Friday, March 25, 2016

A good Good Friday

A few weeks ago I had arranged to go to Debajiados for Good Friday. It’s one of the most remote villages and, if it has been raining, you can’t get in by car, even in four-wheel drive!

This morning about 7:15 I called Juan Ángel and asked him about the road and when they were going to begin the Stations. The road was fine and they had planned to start at 8:00. I had planned fro 9 or later. I almost panicked but he offered to put starting off until I arrived.

I arrived in 45 minutes – since the road was good and there was no traffic.

Entering the village I found Juan Ángel, his kids, and a woman preparing the stations. Later I found out that someone had broken up a few of the stations they had arranged earlier. (Someone said it was some local evangelicals.)

The stations started at about nine – with a nice crowd, including a surprising number of men and a lot of kids.

When we reached the church at the end of the stations at about 11, they decided to go straight into the celebration of the Passion.

The celebration was straight-forward, though I was moved by the veneration of the cross.

One thing I noted is how hard it is for most of the people in these aldeas [villages] to read. But then  I remember that many of these people have had little formal education. One rather articulate single twenty-three year old who read pretty well has only had two years of formal education. With so little, some do so much.

After a simple lunch I went with Juan angel to bring Communion to his parents who have been ill for several months and haven’t been able to get to church. No wonder. They live about 30 minutes from Debajiados by horse – up and down hills.

So the poor horse, named Payaso – the clown, carried Communion and me to the sick. 

I recognized Antonio, his father, who had been very active in the church in Debajiados. We talked, I shared prayer and Communion and then I left with Juan Ángel’s grandmother and some other relatives who were visiting. On the way out we found out that someone drowned in a nearby water hole. I ended up giving a number of folks a ride so that they could go to the village where the accident happened.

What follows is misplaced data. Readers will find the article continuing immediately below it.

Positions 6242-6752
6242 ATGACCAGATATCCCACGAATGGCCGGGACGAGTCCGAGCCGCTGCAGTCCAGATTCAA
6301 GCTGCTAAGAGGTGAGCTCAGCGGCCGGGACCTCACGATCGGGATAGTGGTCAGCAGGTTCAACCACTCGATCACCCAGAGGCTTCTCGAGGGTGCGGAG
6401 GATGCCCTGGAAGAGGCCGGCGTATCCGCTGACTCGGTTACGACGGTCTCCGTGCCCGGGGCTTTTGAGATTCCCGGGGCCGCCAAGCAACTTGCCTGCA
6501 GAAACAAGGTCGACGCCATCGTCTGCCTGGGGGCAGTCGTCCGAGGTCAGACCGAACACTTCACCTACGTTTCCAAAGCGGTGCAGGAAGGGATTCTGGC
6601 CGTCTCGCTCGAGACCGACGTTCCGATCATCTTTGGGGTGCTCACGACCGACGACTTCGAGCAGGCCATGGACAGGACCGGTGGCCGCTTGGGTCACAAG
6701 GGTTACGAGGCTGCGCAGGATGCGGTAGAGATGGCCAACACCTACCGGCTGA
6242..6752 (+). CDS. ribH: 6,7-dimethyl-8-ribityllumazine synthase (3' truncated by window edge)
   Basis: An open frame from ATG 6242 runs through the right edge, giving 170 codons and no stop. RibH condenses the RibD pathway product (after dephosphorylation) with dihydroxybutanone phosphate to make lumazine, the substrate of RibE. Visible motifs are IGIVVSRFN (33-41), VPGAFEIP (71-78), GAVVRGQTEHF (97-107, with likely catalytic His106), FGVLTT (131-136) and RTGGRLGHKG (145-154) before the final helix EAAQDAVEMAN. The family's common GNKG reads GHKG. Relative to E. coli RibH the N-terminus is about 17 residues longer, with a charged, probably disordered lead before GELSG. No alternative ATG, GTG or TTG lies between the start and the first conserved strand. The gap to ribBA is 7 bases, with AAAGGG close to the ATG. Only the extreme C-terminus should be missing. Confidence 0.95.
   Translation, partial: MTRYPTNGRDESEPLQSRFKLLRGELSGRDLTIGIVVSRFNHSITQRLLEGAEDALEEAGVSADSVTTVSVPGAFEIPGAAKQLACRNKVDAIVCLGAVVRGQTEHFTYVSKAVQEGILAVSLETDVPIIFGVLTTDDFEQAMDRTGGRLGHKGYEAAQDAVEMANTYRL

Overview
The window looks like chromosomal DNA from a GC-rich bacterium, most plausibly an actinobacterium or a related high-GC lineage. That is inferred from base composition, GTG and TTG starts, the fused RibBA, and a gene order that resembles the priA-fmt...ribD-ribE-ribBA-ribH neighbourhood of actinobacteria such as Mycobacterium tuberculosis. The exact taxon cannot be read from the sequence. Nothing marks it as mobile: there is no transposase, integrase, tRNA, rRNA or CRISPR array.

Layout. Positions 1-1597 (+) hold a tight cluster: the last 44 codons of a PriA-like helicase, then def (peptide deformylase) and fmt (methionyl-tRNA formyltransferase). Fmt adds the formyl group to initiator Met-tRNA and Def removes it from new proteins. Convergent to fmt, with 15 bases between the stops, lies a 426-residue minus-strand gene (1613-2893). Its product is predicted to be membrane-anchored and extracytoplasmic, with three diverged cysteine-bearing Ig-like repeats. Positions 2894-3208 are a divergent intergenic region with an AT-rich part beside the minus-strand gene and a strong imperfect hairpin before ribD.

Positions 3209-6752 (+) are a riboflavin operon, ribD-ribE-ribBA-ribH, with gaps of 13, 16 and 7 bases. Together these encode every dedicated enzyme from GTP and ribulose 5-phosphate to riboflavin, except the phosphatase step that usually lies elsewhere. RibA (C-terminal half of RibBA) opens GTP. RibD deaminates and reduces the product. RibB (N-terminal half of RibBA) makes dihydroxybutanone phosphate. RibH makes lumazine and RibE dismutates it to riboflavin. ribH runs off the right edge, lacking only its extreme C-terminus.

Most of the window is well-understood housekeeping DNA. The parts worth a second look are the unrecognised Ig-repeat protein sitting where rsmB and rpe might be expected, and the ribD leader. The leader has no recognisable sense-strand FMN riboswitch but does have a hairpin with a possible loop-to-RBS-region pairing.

What is the meaning of this for me?

Today as I prepared for the Celebration of the Word I was struck by two passages which spoke to me of how God didn’t just suffer for us; in Jesus, God suffers with us.

In the letter to the Hebrews (3:16), the author characterizes Jesus as a high priest but 
“we do not have a high priest who is unable to sympathize with our weaknesses, but one who has similarly been tested in every way, yet without sin.”
Isaiah 53:4 speaks of the suffering servant in these words:
it was our pain that he bore, our sufferings he endured.

We do not have a God who is far from our sufferings, who does not share in them. We have a God who is with us in our suffering; that does not take away the pain but it may give us strength to struggle and hope.

Maybe this image I captured of a small cross on the road, amid the people's feet, sums it up well. Christ is here, looking at life from the ground up, seeing the worn and tired feet, but present - and vulnerable.

 In this way we are called to be a church that resembles Jesus, as Jon Sobrino writes:
To resemble Jesus is to reproduce the structure of his life. In gospel terms, the structure of Jesus’ life is a structure of incarnation, of becoming real flesh in real history. And Jesus’ life is structured in function of the fulfillment of a mission— the mission of proclaiming the good news of the Reign of God, inaugurating that Reign through all signs of every sort, and denouncing the fearsome reality of the anti-Reign. The structure of Jesus’ life meant taking on the sin of the world, and not just standing idly by looking at it from the outside. It meant taking on a sin that, today, surely, continues to manifest its greatest power in the fact that it puts millions of human beings to death. Finally, the structure of Jesus’ life meant rising again and raising again— having, and bestowing on others, life, hope, and gladness.

The quote from Sobrino is found in his essay “The Samaritan Church and the Principle of Mercy,”
found in Christine M. Bochen, ed., The Way of Mercy. Orbis Books, pp. 60-61.

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